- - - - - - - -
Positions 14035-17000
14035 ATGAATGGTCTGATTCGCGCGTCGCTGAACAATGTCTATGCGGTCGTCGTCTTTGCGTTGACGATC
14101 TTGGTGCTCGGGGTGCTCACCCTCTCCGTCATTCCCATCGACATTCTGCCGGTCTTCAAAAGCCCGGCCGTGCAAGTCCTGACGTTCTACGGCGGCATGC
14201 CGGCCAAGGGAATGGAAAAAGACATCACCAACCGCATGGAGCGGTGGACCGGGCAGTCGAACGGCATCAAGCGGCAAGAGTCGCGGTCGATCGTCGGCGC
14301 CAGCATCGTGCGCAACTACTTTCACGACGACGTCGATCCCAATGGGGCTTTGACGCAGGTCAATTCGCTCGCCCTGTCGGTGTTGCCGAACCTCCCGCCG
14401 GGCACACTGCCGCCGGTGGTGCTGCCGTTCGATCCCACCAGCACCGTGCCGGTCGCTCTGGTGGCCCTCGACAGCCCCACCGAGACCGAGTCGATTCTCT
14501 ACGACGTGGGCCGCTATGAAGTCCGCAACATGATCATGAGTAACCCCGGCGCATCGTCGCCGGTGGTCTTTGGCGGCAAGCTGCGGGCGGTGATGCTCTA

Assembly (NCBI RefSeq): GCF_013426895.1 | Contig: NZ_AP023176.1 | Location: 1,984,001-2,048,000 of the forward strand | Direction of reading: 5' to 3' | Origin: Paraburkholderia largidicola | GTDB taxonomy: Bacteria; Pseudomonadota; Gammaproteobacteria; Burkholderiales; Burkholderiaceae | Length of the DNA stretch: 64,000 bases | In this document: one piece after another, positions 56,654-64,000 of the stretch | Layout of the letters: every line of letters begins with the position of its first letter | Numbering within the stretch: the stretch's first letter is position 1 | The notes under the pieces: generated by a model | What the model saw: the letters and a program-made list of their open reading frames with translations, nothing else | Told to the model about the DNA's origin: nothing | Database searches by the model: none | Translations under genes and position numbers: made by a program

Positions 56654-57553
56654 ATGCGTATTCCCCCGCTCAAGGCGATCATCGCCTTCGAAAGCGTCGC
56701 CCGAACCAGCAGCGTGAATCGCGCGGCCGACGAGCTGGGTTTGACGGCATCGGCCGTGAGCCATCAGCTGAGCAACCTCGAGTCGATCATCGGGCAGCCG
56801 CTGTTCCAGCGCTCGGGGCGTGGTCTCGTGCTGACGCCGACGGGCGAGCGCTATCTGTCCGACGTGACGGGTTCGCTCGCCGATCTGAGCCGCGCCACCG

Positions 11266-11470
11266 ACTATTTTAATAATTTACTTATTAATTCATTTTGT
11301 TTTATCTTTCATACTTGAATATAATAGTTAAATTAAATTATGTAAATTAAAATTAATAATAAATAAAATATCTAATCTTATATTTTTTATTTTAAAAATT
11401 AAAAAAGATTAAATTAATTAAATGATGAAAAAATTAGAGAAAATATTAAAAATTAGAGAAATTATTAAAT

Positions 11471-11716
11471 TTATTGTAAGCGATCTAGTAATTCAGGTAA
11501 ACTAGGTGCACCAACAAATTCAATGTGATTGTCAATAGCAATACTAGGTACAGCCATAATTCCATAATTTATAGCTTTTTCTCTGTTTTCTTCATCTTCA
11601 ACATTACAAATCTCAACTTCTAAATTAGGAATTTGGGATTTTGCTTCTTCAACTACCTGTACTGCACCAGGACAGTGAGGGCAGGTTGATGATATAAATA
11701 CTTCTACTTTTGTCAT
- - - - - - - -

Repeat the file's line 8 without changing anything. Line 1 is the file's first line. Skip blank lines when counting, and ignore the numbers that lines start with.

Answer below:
Assembly (NCBI RefSeq): GCF_013426895.1 | Contig: NZ_AP023176.1 | Location: 1,984,001-2,048,000 of the forward strand | Direction of reading: 5' to 3' | Origin: Paraburkholderia largidicola | GTDB taxonomy: Bacteria; Pseudomonadota; Gammaproteobacteria; Burkholderiales; Burkholderiaceae | Length of the DNA stretch: 64,000 bases | In this document: one piece after another, positions 56,654-64,000 of the stretch | Layout of the letters: every line of letters begins with the position of its first letter | Numbering within the stretch: the stretch's first letter is position 1 | The notes under the pieces: generated by a model | What the model saw: the letters and a program-made list of their open reading frames with translations, nothing else | Told to the model about the DNA's origin: nothing | Database searches by the model: none | Translations under genes and position numbers: made by a program